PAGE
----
S: Right. Just simple stuff like the order that you call different JavaScripts and CSS files with an HTML page can really drastically affect the page load speed which then affects SEO and conversion. When you say middleware, you’re talking about things that are connecting different systems together like for example I connect up GoToMeeting with InfusionSoft using PlusThis.  If I didn’t have that middleware solution, I wouldn’t be able to communicate between those two software packages.

P: Yeah, like imagine for hreflang tags for instance, trying to get that to work across multiple CMS systems, it’s hard enough to get right in one system. People screw it up all the time. Trying to get it across multiple, you can either try a manual approach, that will never work, or set up some middleware so the systems can talk to each other. If you make a change in one, it rolls out to the other systems.

S: We need to define hreflang for our listeners who are not familiar with it. The purpose of that is for internationalization. Why don’t you describe why you’d want to have hreflang tags in place on your website?

P: For the most part, it’s to make sure that the language version, or if you have a specific country language version shows in the right geolocation.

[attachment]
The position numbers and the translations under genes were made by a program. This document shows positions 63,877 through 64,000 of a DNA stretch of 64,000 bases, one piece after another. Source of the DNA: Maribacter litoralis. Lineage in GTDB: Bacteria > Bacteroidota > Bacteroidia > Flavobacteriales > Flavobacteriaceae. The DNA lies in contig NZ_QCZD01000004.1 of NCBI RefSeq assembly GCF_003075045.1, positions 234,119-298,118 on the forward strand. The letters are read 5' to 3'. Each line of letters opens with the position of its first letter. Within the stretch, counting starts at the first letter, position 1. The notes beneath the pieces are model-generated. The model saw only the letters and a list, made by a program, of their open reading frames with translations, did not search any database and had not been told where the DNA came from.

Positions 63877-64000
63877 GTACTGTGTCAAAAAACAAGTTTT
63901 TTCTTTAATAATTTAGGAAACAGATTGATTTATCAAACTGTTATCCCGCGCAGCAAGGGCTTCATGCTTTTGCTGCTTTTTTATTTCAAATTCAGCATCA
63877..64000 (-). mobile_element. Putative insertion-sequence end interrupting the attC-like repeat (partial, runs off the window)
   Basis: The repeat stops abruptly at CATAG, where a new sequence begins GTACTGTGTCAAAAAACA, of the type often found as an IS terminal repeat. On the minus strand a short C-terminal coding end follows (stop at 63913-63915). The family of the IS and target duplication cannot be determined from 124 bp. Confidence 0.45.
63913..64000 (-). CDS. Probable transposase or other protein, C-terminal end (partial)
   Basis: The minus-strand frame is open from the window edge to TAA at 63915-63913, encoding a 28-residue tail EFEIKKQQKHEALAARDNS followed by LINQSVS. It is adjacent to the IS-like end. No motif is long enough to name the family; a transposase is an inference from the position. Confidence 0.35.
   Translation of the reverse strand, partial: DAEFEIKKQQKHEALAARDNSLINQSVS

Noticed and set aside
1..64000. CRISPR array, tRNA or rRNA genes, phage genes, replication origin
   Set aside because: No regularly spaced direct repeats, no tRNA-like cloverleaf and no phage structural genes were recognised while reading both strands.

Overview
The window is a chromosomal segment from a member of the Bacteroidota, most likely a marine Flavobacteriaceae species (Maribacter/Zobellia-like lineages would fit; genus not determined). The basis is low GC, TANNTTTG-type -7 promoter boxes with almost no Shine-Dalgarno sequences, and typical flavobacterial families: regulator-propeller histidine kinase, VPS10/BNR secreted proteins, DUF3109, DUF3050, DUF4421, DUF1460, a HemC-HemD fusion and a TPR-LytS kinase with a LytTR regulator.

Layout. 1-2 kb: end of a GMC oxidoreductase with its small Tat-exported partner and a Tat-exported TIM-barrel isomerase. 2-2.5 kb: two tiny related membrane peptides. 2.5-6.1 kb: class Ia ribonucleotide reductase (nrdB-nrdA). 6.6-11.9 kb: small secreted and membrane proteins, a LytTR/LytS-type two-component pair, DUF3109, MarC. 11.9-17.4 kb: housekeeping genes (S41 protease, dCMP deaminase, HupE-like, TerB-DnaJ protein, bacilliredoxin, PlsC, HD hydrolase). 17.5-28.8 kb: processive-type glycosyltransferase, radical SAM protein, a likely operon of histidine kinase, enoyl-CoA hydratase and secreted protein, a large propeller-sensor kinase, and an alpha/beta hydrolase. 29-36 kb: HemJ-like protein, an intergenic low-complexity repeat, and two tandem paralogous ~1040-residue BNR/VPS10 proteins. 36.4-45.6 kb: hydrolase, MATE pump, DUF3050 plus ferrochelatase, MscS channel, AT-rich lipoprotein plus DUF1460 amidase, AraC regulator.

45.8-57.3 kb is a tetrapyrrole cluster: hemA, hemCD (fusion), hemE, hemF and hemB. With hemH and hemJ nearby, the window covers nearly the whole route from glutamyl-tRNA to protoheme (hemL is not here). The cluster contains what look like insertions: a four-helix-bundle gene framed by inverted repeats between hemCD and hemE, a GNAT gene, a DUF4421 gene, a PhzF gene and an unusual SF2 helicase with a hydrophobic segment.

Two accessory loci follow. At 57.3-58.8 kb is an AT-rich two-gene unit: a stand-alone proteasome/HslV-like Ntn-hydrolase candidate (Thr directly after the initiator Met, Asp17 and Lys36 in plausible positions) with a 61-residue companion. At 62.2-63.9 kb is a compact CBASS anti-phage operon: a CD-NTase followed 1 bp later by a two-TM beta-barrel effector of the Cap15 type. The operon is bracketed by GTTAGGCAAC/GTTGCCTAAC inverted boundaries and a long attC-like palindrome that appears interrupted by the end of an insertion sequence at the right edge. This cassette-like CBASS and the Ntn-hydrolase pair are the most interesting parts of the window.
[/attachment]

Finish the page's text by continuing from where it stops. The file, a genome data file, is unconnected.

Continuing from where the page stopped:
S: French Canadian versus French French.

P: Right. French Canadian is always a hot topic because they’re legally required to have that one.

S: Yeah. If you get it wrong, you’ll end up with the wrong version getting served up or maybe Google could get confused and see some of these different country versions as duplicate content.

P: Yeah, it’s always fun when that happens if you don’t actually localize them. Google basically folds the pages together and only one of them will really be in the index. You might be routing people to the wrong country, just one way you can route people to the wrong country.

S: Right. There’s also targeting international, targeting that you can do inside of Google Search Console. Are you doing that as well or are you recommending that to our listeners?

P: I would definitely recommend that as a best practice. But in reality if you have a lot of country language versions and hreflang tags, it’s not going to help a lot, it’s still going to show wrong versions if pages get folded together. It’s actually quite common on our side, unfortunately, it causes a lot of issues.

S: You probably have to run scripts or tools across this very large website and all its subdomains on a constant basis to make sure that things are not breaking or people didn’t go in and undo some SEO goodness that you had created, right?

P: Yeah, it’s never enough. We do run a lot of automated testing, lots and lots of crawls. We have lots of change monitoring systems because things aren’t communicated as well as they could be usually.

S: You’re crawling your very large site and various subdomains of it using tools like what? ScreamingFrog, React, Botify, DeepCrawl. I use DeepCrawl for a lot of my client stuff. What are your preferred tools for crawling?